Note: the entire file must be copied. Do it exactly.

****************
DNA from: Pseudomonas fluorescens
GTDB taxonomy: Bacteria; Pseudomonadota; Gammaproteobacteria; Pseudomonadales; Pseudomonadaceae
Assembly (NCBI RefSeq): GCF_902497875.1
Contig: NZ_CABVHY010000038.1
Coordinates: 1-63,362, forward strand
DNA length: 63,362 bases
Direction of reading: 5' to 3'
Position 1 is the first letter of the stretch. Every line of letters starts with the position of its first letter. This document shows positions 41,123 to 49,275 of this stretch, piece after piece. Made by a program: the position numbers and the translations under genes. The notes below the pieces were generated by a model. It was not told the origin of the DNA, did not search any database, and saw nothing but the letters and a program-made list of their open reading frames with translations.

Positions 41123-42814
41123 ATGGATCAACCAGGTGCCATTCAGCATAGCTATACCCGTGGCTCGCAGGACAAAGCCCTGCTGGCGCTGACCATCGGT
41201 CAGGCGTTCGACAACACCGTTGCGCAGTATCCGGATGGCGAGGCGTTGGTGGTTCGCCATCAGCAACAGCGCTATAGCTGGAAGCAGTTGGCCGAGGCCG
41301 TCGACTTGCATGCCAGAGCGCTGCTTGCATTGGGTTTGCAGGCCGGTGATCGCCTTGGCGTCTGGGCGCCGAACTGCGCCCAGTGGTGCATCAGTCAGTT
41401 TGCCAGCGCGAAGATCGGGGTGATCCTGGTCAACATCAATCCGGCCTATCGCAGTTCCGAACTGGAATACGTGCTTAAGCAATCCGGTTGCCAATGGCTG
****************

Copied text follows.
DNA from: Pseudomonas fluorescens
GTDB taxonomy: Bacteria; Pseudomonadota; Gammaproteobacteria; Pseudomonadales; Pseudomonadaceae
Assembly (NCBI RefSeq): GCF_902497875.1
Contig: NZ_CABVHY010000038.1
Coordinates: 1-63,362, forward strand
DNA length: 63,362 bases
Direction of reading: 5' to 3'
Position 1 is the first letter of the stretch. Every line of letters starts with the position of its first letter. This document shows positions 41,123 to 49,275 of this stretch, piece after piece. Made by a program: the position numbers and the translations under genes. The notes below the pieces were generated by a model. It was not told the origin of the DNA, did not search any database, and saw nothing but the letters and a program-made list of their open reading frames with translations.

Positions 41123-42814
41123 ATGGATCAACCAGGTGCCATTCAGCATAGCTATACCCGTGGCTCGCAGGACAAAGCCCTGCTGGCGCTGACCATCGGT
41201 CAGGCGTTCGACAACACCGTTGCGCAGTATCCGGATGGCGAGGCGTTGGTGGTTCGCCATCAGCAACAGCGCTATAGCTGGAAGCAGTTGGCCGAGGCCG
41301 TCGACTTGCATGCCAGAGCGCTGCTTGCATTGGGTTTGCAGGCCGGTGATCGCCTTGGCGTCTGGGCGCCGAACTGCGCCCAGTGGTGCATCAGTCAGTT
41401 TGCCAGCGCGAAGATCGGGGTGATCCTGGTCAACATCAATCCGGCCTATCGCAGTTCCGAACTGGAATACGTGCTTAAGCAATCCGGTTGCCAATGGCTG